Above: An Eb contrabass sarrusophone. The sarrusophone is essentially a metal bassoon, the design of which borrowed heavily from saxophone design. Like the saxophone, sarrusophones came in sizes from sopranino through contrabass, but only the contrabass became popular. They are still made in Italy, and although they have been considered obsolete for 80 years or so, they are having a bit of a revival. Below is the University of Illinois band's sarrusophone section from 1942. Included are soprano, alto, tenor, baritone, bass, and contrbass sarrusophones.


A baritone Rothphone in Eb, borrowed from Rich Keillis.
These were briefly popular in Italy an the late 19th and early 20th centuries.
A rothphone is essentially a rewrapped sarrusophone.
For obvious reasons, Rothphones were also called Saxsarrusophones.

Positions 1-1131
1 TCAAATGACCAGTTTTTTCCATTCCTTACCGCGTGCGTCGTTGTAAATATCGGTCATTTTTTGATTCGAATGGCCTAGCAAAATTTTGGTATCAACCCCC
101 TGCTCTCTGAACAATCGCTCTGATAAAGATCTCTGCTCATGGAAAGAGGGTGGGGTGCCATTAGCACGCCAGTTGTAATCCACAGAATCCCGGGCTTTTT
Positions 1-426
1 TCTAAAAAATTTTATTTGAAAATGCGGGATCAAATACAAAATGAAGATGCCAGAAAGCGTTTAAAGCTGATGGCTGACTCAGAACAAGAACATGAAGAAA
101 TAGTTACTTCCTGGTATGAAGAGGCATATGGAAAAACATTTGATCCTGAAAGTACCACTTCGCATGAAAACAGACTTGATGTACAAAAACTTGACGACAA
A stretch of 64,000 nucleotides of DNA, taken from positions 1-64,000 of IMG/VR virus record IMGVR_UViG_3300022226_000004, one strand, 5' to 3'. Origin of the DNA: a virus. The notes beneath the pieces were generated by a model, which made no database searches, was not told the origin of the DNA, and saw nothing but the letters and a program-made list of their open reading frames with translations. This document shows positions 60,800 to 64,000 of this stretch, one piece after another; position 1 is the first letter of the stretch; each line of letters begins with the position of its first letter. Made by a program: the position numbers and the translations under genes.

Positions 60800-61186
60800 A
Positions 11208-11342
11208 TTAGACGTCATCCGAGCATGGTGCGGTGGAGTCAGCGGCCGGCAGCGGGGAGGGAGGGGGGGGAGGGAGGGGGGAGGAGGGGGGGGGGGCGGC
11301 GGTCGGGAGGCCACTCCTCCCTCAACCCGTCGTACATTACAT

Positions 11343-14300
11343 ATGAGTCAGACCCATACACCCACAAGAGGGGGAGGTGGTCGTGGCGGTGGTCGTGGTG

Above: Jay and his friend Grant Green, founder of Contrabass.com. Grant is the proud owner of one of about 100 heckelphones in the world, and Jay is holding one that belongs to Petur Hurd. The heckelphone is an absolutely magnificent instrument- it is a type of large-bore bass oboe with a range to low A and an incredibly rich and profoundly resonant sound. Below is a comparison of a heckelphone and a straight Bb tenor saxophone.


Perhaps you're familiar with the euphonium? And everyone is familiar with the loo...
When the two are confused with one another, the result is not pretty: a "loo-phonium."
This one was auctioned off at Sotheby's a few years ago.


All material Jay Easton 2001-2006 unless otherwise noted